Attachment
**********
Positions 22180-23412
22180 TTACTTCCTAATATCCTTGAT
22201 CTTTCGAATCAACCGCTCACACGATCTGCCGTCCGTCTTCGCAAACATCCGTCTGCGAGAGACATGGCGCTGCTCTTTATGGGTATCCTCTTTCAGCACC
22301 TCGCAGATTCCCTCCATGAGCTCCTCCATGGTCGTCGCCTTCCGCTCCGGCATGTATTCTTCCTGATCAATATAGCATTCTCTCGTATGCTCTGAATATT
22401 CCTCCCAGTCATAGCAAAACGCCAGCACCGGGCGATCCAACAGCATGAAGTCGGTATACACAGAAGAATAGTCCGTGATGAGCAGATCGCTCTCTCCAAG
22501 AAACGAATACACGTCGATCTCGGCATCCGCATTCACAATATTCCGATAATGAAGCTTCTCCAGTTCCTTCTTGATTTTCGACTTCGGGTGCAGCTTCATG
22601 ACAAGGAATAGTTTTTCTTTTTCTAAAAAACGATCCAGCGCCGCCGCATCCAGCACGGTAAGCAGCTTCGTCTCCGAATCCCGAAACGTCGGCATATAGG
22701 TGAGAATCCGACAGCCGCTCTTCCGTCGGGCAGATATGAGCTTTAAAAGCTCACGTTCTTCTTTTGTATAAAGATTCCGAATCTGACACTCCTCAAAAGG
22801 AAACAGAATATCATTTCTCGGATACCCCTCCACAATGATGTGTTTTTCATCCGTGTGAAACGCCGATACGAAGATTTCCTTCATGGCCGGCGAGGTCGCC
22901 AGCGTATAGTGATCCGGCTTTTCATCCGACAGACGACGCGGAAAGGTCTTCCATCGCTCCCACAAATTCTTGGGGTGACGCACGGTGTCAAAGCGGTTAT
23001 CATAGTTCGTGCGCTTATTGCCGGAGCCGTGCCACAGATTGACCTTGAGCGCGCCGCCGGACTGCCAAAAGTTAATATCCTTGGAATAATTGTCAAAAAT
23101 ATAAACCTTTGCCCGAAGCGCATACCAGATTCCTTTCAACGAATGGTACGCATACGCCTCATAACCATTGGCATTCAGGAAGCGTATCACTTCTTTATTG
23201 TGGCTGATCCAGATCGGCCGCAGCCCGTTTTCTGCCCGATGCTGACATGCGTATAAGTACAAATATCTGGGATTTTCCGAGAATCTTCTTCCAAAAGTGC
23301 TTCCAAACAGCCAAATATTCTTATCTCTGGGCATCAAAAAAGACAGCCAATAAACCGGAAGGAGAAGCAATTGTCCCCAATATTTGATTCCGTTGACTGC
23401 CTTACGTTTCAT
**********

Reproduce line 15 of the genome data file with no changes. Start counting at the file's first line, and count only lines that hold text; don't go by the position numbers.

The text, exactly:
23401 CTTACGTTTCAT